They Drafted Who? – The Baseline Guide to Jeffery Taylor

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I watched the NBA draft last Thursday at my friend Reed’s house, and to my shock and surprise, Vanderbilt’s Jeff Taylor fell to the Bobcats in the second round. Baylor’s Quincy Miller may have had a higher upside at the 31st pick, but to have player ranked 15th overall by DraftExpress from my school snatched up by the Bobcats couldn’t have made me happier.

So when Reed’s dad came in to check on how the Bobcats blew yet another draft pick, I proudly told him: “we got Jeff Taylor, a small forward from Vandy!” He wasn’t nearly so excited, responding, “Oh yeah, well when’s the last time a Vanderbilt player was a messiah?”

It’s a good thing I didn’t tell him Taylor is from Sweden, too.

But don’t be scared off Jeff Taylor because the most famous Vandy basketball alumni are John Amaechi and Will Perdue. And don’t be scared off because only two Swedish-born players have made it to the NBA for a grand total of three seasons. But most of all, don’t be scared off Jeff Taylor because he’s a 23-year old senior.

The second of two SEC small forwards taken by the Bobcats, Jeff Taylor doesn’t have the upside of Michael Kidd-Gilchrist, but he still should be a valuable role player—or even more. How can he help the Bobcats? In his own words, Taylor is “a guy that plays extremely hard on defense, can attack the basket and finish, and is also able to hit jump shots.” Really, Taylor fits right in with what Coach Mike Dunlap is looking for: energy, defense, athleticism, and shooting.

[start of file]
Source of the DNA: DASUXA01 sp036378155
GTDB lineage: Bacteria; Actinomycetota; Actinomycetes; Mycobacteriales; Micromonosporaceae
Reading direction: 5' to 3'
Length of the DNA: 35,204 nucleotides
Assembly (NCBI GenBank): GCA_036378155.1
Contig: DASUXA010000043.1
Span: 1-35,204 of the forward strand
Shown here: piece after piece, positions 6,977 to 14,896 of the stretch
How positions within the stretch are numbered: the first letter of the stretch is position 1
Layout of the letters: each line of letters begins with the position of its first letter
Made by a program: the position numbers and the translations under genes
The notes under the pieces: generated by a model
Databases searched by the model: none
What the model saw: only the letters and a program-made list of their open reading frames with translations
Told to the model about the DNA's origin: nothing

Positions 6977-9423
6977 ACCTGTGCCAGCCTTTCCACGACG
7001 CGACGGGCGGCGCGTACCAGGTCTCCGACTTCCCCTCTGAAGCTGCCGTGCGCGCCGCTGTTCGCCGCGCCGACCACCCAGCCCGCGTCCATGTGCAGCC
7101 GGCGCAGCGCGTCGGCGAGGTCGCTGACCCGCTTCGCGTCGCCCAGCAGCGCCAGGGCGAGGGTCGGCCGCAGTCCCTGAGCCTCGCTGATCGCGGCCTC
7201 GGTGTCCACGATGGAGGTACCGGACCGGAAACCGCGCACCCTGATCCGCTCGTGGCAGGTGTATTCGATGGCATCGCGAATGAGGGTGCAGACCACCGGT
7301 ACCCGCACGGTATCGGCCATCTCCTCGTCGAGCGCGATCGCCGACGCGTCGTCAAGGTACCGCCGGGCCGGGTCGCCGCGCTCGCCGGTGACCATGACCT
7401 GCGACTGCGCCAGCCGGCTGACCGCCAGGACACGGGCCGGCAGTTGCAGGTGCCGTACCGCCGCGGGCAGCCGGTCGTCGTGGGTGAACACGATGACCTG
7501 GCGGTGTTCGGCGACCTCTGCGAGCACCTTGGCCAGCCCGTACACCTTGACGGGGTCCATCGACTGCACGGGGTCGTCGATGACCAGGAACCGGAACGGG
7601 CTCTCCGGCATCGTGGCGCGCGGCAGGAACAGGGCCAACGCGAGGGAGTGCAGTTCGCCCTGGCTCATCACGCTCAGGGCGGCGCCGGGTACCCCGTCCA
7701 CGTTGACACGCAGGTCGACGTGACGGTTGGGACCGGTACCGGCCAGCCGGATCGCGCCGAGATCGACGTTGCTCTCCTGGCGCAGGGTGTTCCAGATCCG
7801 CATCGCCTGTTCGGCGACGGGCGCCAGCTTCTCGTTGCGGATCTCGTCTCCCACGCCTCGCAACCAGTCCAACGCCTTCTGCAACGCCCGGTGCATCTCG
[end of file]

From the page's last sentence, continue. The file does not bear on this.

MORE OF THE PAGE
Despite being just 6’7” with a 6’6” wingspan, Jeff Taylor is one of the more incredible athletes of the draft. Only Darius Johnson-Odom, Marquis Teague, and Miles Plumlee bettered his 40-inch vertical jump, and only three players had less body fat than him (4.2%). Not just that, but Taylor tested in the 87th percentile of all players at the draft combine for bench press and agility drills.

Taylor’s main calling card is defense, where he really shined in the SEC. In his three games against Kentucky, he held Michael Kidd-Gilchrist to a 5.7 PPG and guarded every position except center. What’s more impressive, he earned three straight SEC All-Defensive Team honors thanks to opposing players making just 26.7% of jump shots against Taylor.

He’s not all defense, though; Taylor is a versatile scorer, too. He scores most of his points driving to the rim or in transition, but Taylor is also a very efficient jump shooter—something he’s improved upon each year at college. His 49.3% shooting, including 42.3% from beyond the arch, will be welcomed with open arms in Charlotte, where he can surely find his niche.

So what did the Bobcats find in their second round pick? They’ve got an elite athlete who can be a lock down defender and knock down long-range shots. He doesn’t have the potential to be a superstar like, say, LeBron James, but he can be an extremely valuable role player like Heat teammate Shane Battier.

Sure, Jeff Taylor is the “other” rookie small forward this season, and there’s no precedent for a Swedish Commodore in the NBA. But he should make an immediate impact on both sides of the ball and has the skills to be a building block going forward alongside MKG, Kemba Walker, Gerald Henderson, Bismack Biyombo, and four potential lottery picks over the next two years.

-Ben Weinrib (@benweinrib)

(Bobcats are one of the 12 worst teams in 2013; Bobcats are one of the 10 worst teams in 2014; Portland misses the playoffs in 2013 or 2014, but isn’t one of the 12 worst teams; Detroit misses the playoffs in 2014, but isn’t one of the 8 worst teams.)

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